Anh Pham (Curriculum Vitae)

Graduate Student Researcher
Department of Civil & Environmental Engineering
University of California Berkeley, CA, 94720

anhpham@berkeley.edu

Anh is PhD candidate in Department of Civil and Environmental Engineering. He is co-advised by Professor David Sedlak (Civil and Environmental Engineering) and Fiona Doyle (Materials Science and Engineering) working on a project investigating the remediation of Superfund Sites by H2O2 based In Situ Chemical Oxidation (ISCO). This project is funded by National Institute for Environmental Health and Science (NIEHS) through Superfund Research Program, UC Berkeley.

The aim of Anh’s research is to investigate factors affecting the efficacy of H2O2-based In ISCO. When injected into the subsurface, H2O2 will undergo a series of interaction with subsurface materials (e.g., iron-containing clays and minerals) and will be converted into strong oxidants (e.g., •OH) capable of oxidizing recalcitrant contaminants. Subsurface minerals, however, have different catalytic activity. For example, iron oxides (e.g., ferrihydrite or goethite) and manganese oxides (pyrulosite, birnessite) are very ineffective in converting H2O2 into •OH because these minerals mainly decompose H2O2 directly into O2 and H2O via two-electron transfer mechanisms (Scheme 1). In contrast, silica supported iron catalysts and iron-containing clays (e.g.,montmorillonite and nontronite), are much more effective in converting H2O2 into •OH and it is postulated these materials can catalyze the H2O2 decomposition via Haber Weiss mechanism (Scheme 2) because iron in these materials is coordinated with alumina and silica.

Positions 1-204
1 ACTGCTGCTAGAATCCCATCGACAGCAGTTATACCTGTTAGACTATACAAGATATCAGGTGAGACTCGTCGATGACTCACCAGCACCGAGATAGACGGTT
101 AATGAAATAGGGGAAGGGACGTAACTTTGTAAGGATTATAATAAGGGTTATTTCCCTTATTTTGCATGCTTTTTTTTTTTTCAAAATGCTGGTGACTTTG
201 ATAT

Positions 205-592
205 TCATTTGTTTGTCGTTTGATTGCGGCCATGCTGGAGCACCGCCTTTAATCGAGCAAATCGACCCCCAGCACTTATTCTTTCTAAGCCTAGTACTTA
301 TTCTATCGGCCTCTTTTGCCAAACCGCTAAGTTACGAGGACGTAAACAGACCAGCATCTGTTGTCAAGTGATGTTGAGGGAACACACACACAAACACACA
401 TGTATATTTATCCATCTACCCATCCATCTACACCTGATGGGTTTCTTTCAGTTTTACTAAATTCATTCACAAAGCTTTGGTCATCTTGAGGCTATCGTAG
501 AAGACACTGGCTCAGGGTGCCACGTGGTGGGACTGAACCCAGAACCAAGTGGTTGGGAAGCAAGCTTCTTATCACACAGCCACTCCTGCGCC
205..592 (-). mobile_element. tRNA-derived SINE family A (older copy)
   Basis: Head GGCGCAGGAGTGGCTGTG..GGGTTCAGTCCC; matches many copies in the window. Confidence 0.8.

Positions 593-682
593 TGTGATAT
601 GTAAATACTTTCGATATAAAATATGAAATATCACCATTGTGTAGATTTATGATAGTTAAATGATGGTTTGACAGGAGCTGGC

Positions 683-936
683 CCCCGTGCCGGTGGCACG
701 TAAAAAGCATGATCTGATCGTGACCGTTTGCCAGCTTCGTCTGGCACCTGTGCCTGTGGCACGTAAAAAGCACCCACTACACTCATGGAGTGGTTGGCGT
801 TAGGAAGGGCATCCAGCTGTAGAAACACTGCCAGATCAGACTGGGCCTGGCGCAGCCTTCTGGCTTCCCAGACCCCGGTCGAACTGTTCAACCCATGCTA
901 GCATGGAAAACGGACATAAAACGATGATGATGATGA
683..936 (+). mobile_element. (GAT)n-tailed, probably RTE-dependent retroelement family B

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Scheme 1:  Non-radical hydrogen peroxide decomposition mechanism

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Scheme 2: Haber-Weiss mechanism for the decomposition of hydrogen peroxide to •OH.

Currently Anh is investigating the role of solution conditions in the subsurface on the kinetics and efficiency of contaminants transformation. For example, he found that dissolved silica can slow the H2O2 decomposition rate and therefore increase H2O2 lifetime in the subsurface. He is also investigating the catalytic activity of real aquifer sediments that were collected from various contaminated sites.